The UK government is moving to ban the sale of energy drinks to children, as concerns continue to grow over the health impacts of the highly caffeinated sugar drinks.
The UK will today begin a consultation process which will determine whether the ban would apply from under the age of 16 or 18.
The ban is mainly justified by the high level of caffeine in the drinks, which some studies have found to be linked to health problems in children, including hyperactivity and sleep issues,as well as head and stomach aches.
These drinks contain much higher levels of both caffeine and sugar than regular caffeinated and sweet soft drinks - and, in the UK, they are often sold at cheaper prices.
According to UK government figures cited by the Guardian, sugared energy drinks have 60 per cent more calories and 65 per cent more sugar than regular soft drinks.
Statistics show that, in the UK, two thirds of children aged 10 to 17 and a quarter of children aged six to nine regularly consume energy drinks.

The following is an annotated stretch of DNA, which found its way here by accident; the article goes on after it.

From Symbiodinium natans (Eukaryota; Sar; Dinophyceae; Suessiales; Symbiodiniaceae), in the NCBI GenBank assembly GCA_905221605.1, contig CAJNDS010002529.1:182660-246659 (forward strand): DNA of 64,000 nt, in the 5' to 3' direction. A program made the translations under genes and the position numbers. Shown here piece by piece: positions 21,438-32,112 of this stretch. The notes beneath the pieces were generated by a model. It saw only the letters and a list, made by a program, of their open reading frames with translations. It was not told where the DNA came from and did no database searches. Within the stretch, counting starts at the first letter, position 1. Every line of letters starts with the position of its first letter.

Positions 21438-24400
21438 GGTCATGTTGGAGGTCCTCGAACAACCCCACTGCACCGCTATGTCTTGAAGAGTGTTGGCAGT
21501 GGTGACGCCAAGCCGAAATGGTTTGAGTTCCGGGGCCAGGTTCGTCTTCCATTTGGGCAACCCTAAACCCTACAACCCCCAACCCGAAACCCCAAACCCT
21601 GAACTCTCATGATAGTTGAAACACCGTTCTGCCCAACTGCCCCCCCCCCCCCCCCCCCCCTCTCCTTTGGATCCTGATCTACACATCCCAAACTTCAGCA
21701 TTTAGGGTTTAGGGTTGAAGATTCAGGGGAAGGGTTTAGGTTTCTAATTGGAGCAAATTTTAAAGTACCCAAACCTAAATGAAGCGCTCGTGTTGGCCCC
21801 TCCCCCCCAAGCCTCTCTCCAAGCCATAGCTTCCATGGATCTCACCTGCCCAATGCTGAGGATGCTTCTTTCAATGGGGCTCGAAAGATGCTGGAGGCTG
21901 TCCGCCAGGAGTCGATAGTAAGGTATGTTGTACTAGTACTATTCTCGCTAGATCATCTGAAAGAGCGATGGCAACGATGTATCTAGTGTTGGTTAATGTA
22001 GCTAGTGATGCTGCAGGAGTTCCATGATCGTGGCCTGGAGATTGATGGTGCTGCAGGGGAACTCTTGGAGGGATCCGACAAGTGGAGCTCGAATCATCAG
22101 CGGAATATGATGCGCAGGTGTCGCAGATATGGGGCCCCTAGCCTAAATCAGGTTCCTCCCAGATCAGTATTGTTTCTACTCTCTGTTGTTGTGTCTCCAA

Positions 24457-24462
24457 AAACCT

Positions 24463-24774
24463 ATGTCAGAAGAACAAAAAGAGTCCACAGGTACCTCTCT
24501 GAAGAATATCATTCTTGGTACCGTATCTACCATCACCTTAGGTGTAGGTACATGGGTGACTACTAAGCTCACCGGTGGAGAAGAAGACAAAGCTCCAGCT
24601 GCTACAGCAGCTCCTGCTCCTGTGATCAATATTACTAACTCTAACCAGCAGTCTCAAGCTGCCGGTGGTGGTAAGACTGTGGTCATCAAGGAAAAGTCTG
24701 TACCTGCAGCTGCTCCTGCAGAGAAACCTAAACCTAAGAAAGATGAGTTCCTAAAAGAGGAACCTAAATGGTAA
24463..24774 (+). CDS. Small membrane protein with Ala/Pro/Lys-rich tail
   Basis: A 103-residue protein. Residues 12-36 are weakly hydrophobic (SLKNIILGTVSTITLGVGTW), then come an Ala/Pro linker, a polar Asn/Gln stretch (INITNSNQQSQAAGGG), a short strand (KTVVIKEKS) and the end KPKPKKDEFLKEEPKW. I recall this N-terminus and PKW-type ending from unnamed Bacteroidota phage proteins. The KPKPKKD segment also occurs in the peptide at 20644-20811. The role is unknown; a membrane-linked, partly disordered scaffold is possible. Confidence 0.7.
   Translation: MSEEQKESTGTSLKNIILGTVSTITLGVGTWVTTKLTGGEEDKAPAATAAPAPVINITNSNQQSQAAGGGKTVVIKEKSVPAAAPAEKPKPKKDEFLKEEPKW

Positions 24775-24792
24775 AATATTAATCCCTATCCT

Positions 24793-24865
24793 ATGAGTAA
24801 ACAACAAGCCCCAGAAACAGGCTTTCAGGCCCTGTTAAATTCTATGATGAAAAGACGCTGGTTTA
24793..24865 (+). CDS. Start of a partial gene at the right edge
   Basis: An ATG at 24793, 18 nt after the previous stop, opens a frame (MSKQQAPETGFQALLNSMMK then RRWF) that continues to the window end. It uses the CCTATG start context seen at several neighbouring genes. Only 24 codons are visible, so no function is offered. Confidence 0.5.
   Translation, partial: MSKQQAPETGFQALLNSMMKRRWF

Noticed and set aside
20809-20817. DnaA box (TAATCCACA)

The ban, if approved, will apply to energy drinks containing more than 150mg of caffeine per litre.
"It's a question not of whether we do it, but how," a government source told the Guardian.
"There is no evidence that energy drinks have any nutritional value or place in the diet of children and young people. That's why we're pleased to see the government take action on this and other measures to tackle childhood obesity and improve children's health," Russell Viner, president of the Royal College of Paediatrics and Child Health, told the UK newspaper.